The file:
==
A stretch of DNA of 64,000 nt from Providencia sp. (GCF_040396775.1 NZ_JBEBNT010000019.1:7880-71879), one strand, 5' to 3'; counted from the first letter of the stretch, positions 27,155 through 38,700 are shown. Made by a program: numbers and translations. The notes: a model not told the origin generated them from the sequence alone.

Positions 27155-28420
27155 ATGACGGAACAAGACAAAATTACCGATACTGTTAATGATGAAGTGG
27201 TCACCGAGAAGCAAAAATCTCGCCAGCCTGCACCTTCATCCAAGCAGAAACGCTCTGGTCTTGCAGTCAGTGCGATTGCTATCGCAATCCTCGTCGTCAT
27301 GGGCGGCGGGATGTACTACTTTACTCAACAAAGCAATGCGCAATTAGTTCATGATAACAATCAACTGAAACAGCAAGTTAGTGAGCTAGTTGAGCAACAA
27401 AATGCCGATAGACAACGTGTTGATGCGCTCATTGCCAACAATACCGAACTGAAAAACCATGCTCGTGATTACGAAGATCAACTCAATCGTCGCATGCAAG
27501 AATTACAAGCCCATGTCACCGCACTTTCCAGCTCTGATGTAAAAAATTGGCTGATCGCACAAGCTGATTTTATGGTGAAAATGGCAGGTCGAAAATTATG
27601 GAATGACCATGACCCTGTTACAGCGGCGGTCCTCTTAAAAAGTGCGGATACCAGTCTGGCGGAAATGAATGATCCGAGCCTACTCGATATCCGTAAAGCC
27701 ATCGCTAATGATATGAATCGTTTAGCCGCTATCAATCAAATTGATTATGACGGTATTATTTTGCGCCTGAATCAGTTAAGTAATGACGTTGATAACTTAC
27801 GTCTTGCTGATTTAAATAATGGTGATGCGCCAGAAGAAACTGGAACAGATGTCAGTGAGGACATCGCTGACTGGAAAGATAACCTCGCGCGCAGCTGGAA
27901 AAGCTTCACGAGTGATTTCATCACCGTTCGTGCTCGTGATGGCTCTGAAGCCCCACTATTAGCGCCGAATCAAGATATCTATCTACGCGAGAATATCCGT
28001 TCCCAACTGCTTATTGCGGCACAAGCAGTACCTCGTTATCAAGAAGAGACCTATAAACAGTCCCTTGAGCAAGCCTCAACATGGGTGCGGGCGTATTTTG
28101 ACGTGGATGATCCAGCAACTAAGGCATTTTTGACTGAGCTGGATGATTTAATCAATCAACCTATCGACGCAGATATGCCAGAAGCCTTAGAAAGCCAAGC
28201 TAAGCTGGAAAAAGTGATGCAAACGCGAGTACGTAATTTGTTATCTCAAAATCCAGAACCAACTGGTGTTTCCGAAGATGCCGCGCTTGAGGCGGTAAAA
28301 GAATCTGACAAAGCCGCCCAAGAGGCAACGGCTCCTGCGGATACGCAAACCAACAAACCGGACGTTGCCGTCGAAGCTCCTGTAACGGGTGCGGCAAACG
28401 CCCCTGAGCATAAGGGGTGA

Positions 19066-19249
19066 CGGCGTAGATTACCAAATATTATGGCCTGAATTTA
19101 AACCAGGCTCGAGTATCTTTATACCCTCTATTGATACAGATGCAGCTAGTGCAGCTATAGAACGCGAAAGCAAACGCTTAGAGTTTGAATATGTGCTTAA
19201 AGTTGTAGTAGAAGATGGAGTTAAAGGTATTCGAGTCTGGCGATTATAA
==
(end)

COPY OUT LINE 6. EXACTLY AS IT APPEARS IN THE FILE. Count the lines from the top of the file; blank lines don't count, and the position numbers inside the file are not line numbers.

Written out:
27401 AATGCCGATAGACAACGTGTTGATGCGCTCATTGCCAACAATACCGAACTGAAAAACCATGCTCGTGATTACGAAGATCAACTCAATCGTCGCATGCAAG